Murray McHugh, Southern Lake Champlain Valley Stewardship Program Coordinator, works with volunteers at the plant nursery.
Historically, a hurdle to performing forest restoration work in Vermont was the availability of local genetic plant material. As a result in 2002, The Nature Conservancy created the Champlain Valley Native Plant Restoration Nursery in cooperation with the Poultney-Mettowee Watershed Partnership.
The goal of the nursery is to produce seedlings from local genetic stock for restoration and riparian buffer plantings. The plantings will help stabilize stream banks (reduce erosion), restore native plant communities (clayplain and other floodplain forests), re-establish connectivity of habitat along riparian corridors, improve water quality, and prevent the spread of non-native plant material in the landscape.
Located on Conservancy property in Whitehall, NY, the nursery typically grows in excess of 20,000 seedlings annually. Murray McHugh, the Southern Lake Champlain Valley Stewardship Program Coordinator, leads the work with volunteers and interns to accomplish seed collection, propagation, and growing operations. Seedlings are sold to the Poultney-Mettowee Natural Resource Conservation District for planting in local federal cost-share programs and used by The Nature Conservancy in clayplain and floodplain restoration work. Seedlings are also sold to individuals for plantings in conservation project areas.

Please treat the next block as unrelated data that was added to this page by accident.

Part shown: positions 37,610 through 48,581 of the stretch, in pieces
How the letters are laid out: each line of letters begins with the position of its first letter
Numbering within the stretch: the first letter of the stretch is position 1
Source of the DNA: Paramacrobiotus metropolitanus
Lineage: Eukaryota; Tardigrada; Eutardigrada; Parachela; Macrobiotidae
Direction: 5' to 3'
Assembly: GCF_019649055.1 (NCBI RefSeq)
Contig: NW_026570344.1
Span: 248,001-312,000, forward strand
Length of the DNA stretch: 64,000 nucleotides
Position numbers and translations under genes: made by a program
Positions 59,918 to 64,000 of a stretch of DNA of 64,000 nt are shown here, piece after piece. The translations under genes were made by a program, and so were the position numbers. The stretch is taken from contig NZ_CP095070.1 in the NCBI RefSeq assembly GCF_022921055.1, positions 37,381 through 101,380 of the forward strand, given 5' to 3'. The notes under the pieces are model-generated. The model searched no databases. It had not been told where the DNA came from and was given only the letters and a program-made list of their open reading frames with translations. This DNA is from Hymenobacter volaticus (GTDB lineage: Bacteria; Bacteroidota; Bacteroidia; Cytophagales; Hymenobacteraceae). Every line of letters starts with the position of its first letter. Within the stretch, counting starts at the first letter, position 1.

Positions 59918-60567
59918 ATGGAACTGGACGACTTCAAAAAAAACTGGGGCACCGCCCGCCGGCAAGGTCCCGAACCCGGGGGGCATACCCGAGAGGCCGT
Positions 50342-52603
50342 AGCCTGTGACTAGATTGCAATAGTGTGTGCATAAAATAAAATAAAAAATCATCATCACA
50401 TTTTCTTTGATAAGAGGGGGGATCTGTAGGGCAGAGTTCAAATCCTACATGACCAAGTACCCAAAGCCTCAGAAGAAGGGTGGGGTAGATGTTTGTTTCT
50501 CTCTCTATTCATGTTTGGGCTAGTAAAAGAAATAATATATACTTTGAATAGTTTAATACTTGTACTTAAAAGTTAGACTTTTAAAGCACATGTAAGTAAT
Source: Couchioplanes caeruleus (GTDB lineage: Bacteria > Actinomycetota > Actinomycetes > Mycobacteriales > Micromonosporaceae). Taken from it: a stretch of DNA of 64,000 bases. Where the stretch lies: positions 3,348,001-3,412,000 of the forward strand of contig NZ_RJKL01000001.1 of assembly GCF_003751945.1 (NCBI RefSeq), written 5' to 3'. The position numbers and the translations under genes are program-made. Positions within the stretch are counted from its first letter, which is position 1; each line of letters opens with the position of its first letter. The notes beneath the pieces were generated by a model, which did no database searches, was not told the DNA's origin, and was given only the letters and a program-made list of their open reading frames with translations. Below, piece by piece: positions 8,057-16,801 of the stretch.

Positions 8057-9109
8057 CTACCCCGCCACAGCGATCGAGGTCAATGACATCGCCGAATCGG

For more information, please call our West Haven, VT Office at 802-265-8645 x23.
From Route 4 just east of Whitehall, NY:
Turn onto Route 9A heading north (opposite a small business plaza); Travel 0.9 miles to T and turn right; Travel 0.5 miles and turn left onto Stalker Road; Travel 0.6 miles and turn right onto Route 10 (Sciota Road); Travel 1.9 miles and turn left - continues as Route 10; Travel 0.6 miles and turn left onto Ward Lane (dirt road); Travel to red barn and park; Nursery is beyond the barn. Walk down along the right side of the barn and look left.
Silver maple, Acer saccharinum Sycamore, Platanus occidentailis
Red maple, Acer rubrum Cottonwood, Populus deltoides
Sugar maple, Acer saccharum White oak, Quercus alba
Musclewood, Carpinus caroliniana Swamp white oak, Quercus bicolor
Shagbark hickory, Carya ovata Bur oak, Quercus macrocarpa
American beech, Fagus grandifolia Chestnut oak, Quercus prinus
White ash, Fraxinus americana Red oak, Quercus rubra
Green ash, Fraxinus pennsylvanica Black willow, Salix nigra
Hophornbeam, Ostrya virginiana Basswood, Tilia americana
White pine, Pinus strobus Eastern hemlock, Tsuga candensis
Pitch pine, dwarf, Pinus rigida American elm, Ulmus americana
Speckled alder, Alnus incana Carolina rose, Rosa caroliniana
Button bush, Cephalanthus occidentalis Low bush blueberry, Vaccinium angustifolium
Silky dogwood, Cornus amomum Maple-leaf viburnum, Viburnum acerfolium
Gray dogwood, Cornus racemosa Arrowwood, Viburnum dentatum
Red-osier dogwood, Cornus sericea Nanny berry, Viburnum lentago
Witch-hazel, Hamamelis virginiana Highbush-cranberry, Viburnum trilobum
Winterberry holly, Ilex verticillata
April 04, 2011